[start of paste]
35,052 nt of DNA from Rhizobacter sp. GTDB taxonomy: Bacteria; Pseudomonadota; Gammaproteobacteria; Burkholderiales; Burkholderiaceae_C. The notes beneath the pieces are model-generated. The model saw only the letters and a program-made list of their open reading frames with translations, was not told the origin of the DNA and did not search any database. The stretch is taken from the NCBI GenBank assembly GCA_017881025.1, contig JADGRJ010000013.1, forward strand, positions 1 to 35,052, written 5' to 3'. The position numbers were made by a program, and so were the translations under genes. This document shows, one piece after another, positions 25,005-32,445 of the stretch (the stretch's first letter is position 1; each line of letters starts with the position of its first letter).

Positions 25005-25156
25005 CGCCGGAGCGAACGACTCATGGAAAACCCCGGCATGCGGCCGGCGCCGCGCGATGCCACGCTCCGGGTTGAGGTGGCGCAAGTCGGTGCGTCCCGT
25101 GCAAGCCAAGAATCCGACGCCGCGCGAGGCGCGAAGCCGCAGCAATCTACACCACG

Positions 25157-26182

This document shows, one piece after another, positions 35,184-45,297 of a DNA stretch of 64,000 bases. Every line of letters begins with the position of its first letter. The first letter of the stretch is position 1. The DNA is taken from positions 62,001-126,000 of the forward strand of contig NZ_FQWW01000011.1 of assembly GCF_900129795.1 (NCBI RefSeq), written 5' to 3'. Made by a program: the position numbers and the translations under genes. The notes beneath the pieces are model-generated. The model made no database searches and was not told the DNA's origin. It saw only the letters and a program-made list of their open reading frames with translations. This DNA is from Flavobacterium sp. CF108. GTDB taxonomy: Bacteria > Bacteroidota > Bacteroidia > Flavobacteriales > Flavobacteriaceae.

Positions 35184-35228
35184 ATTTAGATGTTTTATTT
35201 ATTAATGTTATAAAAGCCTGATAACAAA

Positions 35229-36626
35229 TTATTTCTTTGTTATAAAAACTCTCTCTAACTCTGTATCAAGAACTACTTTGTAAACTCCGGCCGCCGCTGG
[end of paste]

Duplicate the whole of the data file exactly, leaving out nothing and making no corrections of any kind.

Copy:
35,052 nt of DNA from Rhizobacter sp. GTDB taxonomy: Bacteria; Pseudomonadota; Gammaproteobacteria; Burkholderiales; Burkholderiaceae_C. The notes beneath the pieces are model-generated. The model saw only the letters and a program-made list of their open reading frames with translations, was not told the origin of the DNA and did not search any database. The stretch is taken from the NCBI GenBank assembly GCA_017881025.1, contig JADGRJ010000013.1, forward strand, positions 1 to 35,052, written 5' to 3'. The position numbers were made by a program, and so were the translations under genes. This document shows, one piece after another, positions 25,005-32,445 of the stretch (the stretch's first letter is position 1; each line of letters starts with the position of its first letter).

Positions 25005-25156
25005 CGCCGGAGCGAACGACTCATGGAAAACCCCGGCATGCGGCCGGCGCCGCGCGATGCCACGCTCCGGGTTGAGGTGGCGCAAGTCGGTGCGTCCCGT
25101 GCAAGCCAAGAATCCGACGCCGCGCGAGGCGCGAAGCCGCAGCAATCTACACCACG

Positions 25157-26182

This document shows, one piece after another, positions 35,184-45,297 of a DNA stretch of 64,000 bases. Every line of letters begins with the position of its first letter. The first letter of the stretch is position 1. The DNA is taken from positions 62,001-126,000 of the forward strand of contig NZ_FQWW01000011.1 of assembly GCF_900129795.1 (NCBI RefSeq), written 5' to 3'. Made by a program: the position numbers and the translations under genes. The notes beneath the pieces are model-generated. The model made no database searches and was not told the DNA's origin. It saw only the letters and a program-made list of their open reading frames with translations. This DNA is from Flavobacterium sp. CF108. GTDB taxonomy: Bacteria > Bacteroidota > Bacteroidia > Flavobacteriales > Flavobacteriaceae.

Positions 35184-35228
35184 ATTTAGATGTTTTATTT
35201 ATTAATGTTATAAAAGCCTGATAACAAA

Positions 35229-36626
35229 TTATTTCTTTGTTATAAAAACTCTCTCTAACTCTGTATCAAGAACTACTTTGTAAACTCCGGCCGCCGCTGG